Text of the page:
Why is a gastropub great?

Behind the counter of his bar, The Hinds Head is Heston Blumenthal. Featured Image: Karen Robinson

The current edition of Restaurant Magazine—for which, full disclosure, I write—carries the strapline “Can food still save the British pub? “and features a thorough examination of the gastropub business. Despite being a question that has been asked many times before, it is now more critical than ever.

We all know why pubs’ wet sales are declining (smoking prohibition, credit crunch, cheap alcohol from supermarkets). However, as they do so, the large pub corporations are further muddying the gastropub waters by investing in food — Mitchells & Butlers’ pubs now sell over 110 million meals annually. There are now hundreds of pubs hopping on the food bandwagon, presenting themselves as terrific places to dine for every model independent like the Anchor & Hope.

Which raises the question, what exactly constitutes a fantastic gastropub?

I believe that the gastropub should primarily do and be sure of things. The Cheese ‘n’ Biscuits blog makes it plain that there are rules. For example, the menu could have dishes like Lancashire hotpot, potted beef, oxtail pudding, and Scotch eggs, akin to those at The Narrow or the seriously excellent Hind’s Head.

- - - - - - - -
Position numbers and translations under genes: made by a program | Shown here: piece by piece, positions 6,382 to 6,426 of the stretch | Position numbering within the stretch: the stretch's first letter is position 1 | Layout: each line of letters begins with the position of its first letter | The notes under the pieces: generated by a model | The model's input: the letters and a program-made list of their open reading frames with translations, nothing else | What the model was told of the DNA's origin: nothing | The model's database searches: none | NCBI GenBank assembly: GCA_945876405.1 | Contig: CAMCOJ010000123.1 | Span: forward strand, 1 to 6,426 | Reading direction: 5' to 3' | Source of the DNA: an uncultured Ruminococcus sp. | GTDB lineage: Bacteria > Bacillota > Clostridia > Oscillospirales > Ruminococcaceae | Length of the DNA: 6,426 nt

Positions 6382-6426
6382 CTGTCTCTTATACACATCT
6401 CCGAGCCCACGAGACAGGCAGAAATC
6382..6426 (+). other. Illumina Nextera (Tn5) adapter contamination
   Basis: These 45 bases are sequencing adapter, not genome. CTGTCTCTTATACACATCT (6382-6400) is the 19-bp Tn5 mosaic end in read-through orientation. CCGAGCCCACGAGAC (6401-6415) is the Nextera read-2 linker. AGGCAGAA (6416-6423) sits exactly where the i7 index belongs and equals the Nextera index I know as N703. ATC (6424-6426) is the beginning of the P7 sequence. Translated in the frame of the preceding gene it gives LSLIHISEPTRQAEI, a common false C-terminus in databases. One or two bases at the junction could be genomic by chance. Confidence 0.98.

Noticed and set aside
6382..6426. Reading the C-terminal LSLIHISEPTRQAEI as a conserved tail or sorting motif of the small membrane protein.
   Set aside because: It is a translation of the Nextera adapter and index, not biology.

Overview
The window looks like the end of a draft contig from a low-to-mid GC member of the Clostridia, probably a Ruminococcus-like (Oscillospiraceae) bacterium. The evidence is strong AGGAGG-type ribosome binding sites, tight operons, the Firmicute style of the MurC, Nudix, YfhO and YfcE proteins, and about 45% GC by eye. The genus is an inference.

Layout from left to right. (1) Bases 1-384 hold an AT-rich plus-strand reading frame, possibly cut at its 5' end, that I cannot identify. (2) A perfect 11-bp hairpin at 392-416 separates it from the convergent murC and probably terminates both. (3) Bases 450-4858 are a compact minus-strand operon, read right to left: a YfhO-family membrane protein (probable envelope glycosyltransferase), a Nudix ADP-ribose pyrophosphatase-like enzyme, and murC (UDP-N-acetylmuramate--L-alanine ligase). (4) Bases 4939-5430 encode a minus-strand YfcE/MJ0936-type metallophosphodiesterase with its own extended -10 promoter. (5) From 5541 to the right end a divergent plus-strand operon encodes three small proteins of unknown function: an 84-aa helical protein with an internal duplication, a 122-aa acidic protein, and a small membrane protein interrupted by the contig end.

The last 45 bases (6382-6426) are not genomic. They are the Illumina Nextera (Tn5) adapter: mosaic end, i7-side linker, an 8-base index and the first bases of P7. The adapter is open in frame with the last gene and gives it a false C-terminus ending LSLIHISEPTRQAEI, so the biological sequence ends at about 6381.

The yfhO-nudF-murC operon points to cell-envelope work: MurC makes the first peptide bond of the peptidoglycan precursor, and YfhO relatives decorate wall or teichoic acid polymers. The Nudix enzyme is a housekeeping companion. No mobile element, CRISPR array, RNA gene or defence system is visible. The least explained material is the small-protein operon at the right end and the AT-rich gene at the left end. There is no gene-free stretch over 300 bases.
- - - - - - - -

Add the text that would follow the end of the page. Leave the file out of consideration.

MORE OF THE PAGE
However, not at a pub table. Souffles, skate wings, and sous vide cooking all have their place. Food should have a broad appeal and intense flavors and go well with beer. The selection of ales should be vast enough to make any CAMRA member’s liver warm, and this is where actual free houses have a clear advantage over pubs connected to breweries or massive pubco. Additionally, there should be adequate space rather than a few token bar chairs for those who merely want to drink and possibly get wasted.

Besides these fundamentals

Which, for better or worse, distinguish restaurants from bars; the more variety and originality, the better. One dismal aspect of gastropubs is the industry’s lack of inventiveness; as ideas, they consistently follow a formulaic kind of low-key, small urban gentrification. People naturally have various preferences based on who they are with and the day of the week. Where, though, is the variety?

For instance, 99.9% of chef-owners remove the pool table, the fruit machine, and anything else they deem to be a little too shabby as soon as they take over a pub. Why? Why eliminate entirely innocuous attractions that many locals enjoy if, as many owners argue, their gastropubs are not just businesses but social hubs for the neighborhood? Can delicious food be served in a space that also has a fruit machine, TV, or pool table? Or perhaps in a bar that also organizes weekly quiz nights or lives music?